By law of periodical repetition, everything which has happened once must happen again and again -- and not capriciously, but at regular periods, and each thing in its own period, not another's and each obeying its own law.
Beautiful credit! The foundation of modern society. Who shall say that this is not the golden age of mutual trust, of unlimited reliance upon human promises? That is a peculiar condition of society which enables a whole nation to instantly recognize point and meaning in the familiar newspaper anecdote, which puts into the mouth of a distinguished speculator in lands and mines this remark: -- I wasn't worth a cent two years ago, and now I owe two millions of dollars.
Why was the human race created? Or at least why wasn't something creditable created in place of it? God had His opportunity. He could have made a reputation. But no, He must commit this grotesque folly -- a lark which must have cost Him a regret or two when He came to think it over and observe effects.
A big leather-bound volume makes an ideal razor strap. A thin book is useful to stick under a table with a broken caster to steady it. A large, flat atlas can be used to cover a window with a broken pane. And a thick, old-fashioned heavy book with a clasp is the finest thing in the world to throw at a noisy cat.
A man's house burns down. The smoking wreckage represents only a ruined home that was dear through years of use and pleasant associations. By and by, as the days and weeks go on, first he misses this, then that, then the other thing. And when he casts about for it he finds that it was in that house. Always it is an essential -- there was but one of its kind. It cannot be replaced. It was in that house. It is irrevocably lost. It will be years before the tale of lost essentials is complete, and not till then can he truly know the magnitude of his disaster.
O Lord our God, help us to tear their soldiers to bloody shreds with our shells; help us to cover their smiling fields with the pale forms of their patriot dead; help us to drown the thunder of the guns with the shrieks of their wounded, writhing in pain; help us to lay waste their humble homes with a hurricane of fire; help us to wring the hearts of their unoffending widows with unavailing grief... for our sakes who adore Thee, Lord, blast their hopes, blight their lives, protract their bitter pilgrimage, make heavy their steps, water their way with their tears, stain the white snow with the blood of their wounded feet! We ask it, in the spirit of love, of Him Who is the Source of Love, and Who is the ever-faithful refuge and friend of all that are sore beset and seek His aid with humble and contrite hearts. Amen.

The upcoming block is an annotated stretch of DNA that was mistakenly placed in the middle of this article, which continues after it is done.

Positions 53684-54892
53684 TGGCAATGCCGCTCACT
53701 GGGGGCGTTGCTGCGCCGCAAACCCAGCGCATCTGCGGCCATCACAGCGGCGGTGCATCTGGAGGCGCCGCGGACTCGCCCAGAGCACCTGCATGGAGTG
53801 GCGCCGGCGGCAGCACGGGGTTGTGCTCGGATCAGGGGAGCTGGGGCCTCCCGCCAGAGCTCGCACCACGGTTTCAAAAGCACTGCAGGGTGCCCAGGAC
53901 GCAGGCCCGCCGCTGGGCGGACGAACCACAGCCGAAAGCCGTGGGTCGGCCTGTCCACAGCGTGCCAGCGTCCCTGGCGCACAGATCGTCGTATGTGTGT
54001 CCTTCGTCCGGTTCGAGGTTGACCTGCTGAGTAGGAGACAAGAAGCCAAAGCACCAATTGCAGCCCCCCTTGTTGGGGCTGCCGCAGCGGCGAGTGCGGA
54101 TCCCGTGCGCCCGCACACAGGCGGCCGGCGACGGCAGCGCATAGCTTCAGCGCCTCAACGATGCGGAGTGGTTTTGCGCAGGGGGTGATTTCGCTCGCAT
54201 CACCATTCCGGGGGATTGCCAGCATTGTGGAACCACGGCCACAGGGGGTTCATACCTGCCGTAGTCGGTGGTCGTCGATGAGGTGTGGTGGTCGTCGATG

My kind of loyalty was loyalty to one’s country, not to its institutions or its officeholders … institutions are extraneous, they are its mere clothing, and clothing can wear out, become ragged, cease to be comfortable, cease to protect the body from winter, disease, and death.
Man seems to be a rickety poor sort of a thing, any way you take him; a kind of British Museum of infirmities and inferiorities. He is always undergoing repairs. A machine that was as unreliable as he is would have no market.
Re: the Bible: It is full of interest. It has noble poetry in it; and some clever
fables; and some blood-drenched history; and some good morals; and a wealth of obscenity; and upwards of a thousand lies.
I repeat, sir, that in whatever position you place a woman she is an ornament to society and a treasure to the world. As a sweetheart, she has few equals and no superiors; as a cousin, she is convenient; as a wealthy grandmother with an incurable distemper, she is precious; as a wet-nurse, she has no equal among men. What, sir, would the people of the earth be without woman? They would be scarce, sir, almighty scarce.